I think we'd all agree that Skip Lawrence gave his paint plenty of room to flow, allowing the colors to interact on the page. He could see that as long as he took care of the essentials there would be many opportunities to let go of control and allow the watercolor to do what it does best. Of course, this is easier said than done. How did Lawrence know what had to be done with more care? Some passages are very fluid, with soft edges running wild. Others, though, are hard-edged and quite specific. Let's just look at the buildings for a while. The artist seems to be most carefree when he is describing the large surfaces, like the main walls of the living quarters. Then, when he comes to the edges of those big shapes he takes care to show us which plane is which, especially when the shapes are silhouetted against the sky. Shape is more important than texture in this painting. Lawrence holds on to accuracy of drawing when he is describing where a vertical wall becomes a slanted roof, but he lets go of of specifics entirely when he gets to the siding on the wall or the shingles on the roof.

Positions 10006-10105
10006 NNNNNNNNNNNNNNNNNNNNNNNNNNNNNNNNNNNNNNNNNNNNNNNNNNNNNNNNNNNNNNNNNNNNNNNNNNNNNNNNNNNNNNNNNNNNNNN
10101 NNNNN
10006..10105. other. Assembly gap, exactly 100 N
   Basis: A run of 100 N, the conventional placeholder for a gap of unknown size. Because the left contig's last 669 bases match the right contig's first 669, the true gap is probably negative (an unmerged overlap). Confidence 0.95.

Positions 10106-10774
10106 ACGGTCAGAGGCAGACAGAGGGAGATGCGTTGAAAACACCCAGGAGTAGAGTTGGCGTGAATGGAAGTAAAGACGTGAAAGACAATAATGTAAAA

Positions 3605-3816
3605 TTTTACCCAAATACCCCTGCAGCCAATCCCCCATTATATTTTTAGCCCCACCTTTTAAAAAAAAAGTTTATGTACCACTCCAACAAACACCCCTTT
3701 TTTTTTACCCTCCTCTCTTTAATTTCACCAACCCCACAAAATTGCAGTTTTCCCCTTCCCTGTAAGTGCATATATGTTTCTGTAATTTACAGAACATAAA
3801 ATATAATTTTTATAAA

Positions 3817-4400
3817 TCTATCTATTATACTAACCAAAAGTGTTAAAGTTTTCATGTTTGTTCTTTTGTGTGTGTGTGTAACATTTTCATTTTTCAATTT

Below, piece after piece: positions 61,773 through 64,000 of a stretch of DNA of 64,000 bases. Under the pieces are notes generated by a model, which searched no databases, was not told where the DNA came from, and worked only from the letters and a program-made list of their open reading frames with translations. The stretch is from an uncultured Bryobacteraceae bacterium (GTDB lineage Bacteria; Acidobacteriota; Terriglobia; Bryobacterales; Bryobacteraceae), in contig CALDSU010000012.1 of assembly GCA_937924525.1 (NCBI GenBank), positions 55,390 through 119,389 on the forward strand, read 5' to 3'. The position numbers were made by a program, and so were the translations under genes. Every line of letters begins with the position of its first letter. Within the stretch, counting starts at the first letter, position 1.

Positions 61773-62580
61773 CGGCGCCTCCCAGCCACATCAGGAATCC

Look at the green apparatus in the background of this scene. Is it your job to make sure the pipes and tanks and conveyors bandleaders all connect so that they make sense? I'm more inclined to state as little as needed to just suggest that it's a busy cluster of industrial stuff.
The area around the rail car feels too busy to me. What might Skip Lawrence do?
Here's another image with similarities to that Skip Lawrence painting.
Feel free to crop these images if it helps you decide where you'll be careful and where carefree.